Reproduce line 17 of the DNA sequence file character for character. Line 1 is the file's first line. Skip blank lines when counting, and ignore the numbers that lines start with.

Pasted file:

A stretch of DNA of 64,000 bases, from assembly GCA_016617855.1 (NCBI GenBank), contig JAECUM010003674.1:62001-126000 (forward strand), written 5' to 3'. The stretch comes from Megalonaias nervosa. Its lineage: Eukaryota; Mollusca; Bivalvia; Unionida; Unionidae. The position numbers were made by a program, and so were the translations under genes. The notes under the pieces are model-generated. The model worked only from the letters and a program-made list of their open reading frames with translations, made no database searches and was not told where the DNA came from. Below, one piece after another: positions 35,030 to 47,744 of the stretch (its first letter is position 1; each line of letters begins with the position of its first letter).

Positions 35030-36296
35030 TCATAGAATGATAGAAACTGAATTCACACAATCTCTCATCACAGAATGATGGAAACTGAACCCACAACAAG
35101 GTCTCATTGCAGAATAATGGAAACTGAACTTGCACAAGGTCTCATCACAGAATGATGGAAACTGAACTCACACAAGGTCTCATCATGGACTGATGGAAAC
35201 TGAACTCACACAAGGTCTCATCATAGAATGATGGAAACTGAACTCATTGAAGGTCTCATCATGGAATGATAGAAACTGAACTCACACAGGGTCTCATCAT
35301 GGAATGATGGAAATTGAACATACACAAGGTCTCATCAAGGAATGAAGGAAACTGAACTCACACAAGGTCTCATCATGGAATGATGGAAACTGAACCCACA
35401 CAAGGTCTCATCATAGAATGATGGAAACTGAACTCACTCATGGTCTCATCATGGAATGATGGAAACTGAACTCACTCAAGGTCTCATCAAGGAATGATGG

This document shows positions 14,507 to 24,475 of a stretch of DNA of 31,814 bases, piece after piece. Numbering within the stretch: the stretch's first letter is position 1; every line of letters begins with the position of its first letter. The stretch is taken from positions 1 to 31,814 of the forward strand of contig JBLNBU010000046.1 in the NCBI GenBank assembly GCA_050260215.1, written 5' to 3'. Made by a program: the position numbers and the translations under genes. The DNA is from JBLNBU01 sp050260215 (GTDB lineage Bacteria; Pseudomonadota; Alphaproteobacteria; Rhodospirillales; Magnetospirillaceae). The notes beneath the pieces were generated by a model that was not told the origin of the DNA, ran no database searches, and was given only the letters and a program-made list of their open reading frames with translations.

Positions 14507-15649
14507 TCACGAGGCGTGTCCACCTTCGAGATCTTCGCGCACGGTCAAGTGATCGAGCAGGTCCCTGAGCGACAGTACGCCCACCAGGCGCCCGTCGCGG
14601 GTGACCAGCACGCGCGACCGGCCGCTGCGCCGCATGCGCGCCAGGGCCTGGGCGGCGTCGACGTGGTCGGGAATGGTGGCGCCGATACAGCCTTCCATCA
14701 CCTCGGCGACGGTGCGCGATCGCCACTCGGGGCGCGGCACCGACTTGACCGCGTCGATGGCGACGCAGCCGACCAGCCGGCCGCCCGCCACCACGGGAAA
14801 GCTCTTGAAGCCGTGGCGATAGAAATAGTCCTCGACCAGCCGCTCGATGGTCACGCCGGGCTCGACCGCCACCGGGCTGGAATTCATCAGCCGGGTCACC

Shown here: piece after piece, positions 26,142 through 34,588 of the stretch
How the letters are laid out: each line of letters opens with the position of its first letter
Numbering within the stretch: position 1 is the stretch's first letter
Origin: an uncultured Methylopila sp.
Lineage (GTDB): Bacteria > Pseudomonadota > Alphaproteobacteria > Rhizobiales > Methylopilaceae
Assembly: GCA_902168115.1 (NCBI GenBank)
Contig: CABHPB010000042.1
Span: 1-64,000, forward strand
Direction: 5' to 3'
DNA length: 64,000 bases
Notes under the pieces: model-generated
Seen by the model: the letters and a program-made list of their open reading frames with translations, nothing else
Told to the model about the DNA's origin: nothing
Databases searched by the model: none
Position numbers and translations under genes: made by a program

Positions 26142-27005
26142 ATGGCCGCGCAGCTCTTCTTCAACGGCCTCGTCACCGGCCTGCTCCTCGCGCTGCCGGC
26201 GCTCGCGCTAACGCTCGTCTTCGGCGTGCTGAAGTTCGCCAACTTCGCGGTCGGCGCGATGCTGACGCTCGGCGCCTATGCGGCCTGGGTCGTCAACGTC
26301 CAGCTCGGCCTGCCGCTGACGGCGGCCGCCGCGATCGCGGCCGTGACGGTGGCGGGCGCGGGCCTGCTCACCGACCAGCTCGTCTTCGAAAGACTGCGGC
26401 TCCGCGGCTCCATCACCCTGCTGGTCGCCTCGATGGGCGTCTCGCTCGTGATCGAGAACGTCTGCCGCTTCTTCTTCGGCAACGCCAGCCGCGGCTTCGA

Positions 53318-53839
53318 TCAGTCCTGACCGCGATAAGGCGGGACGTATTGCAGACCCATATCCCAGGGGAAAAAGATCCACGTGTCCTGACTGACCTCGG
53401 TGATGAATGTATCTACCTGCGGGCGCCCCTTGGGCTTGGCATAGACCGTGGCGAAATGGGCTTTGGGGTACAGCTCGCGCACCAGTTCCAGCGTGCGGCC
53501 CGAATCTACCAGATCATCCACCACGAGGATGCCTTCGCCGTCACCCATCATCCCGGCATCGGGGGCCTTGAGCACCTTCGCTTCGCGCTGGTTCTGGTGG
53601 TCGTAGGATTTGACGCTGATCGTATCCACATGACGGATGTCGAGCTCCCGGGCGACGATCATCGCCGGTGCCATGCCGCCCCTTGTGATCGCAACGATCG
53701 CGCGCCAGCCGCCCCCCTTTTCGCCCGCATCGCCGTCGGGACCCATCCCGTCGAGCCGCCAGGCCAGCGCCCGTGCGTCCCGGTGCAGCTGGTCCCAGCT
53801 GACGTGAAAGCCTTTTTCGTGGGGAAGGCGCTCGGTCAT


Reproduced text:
Origin: an uncultured Methylopila sp.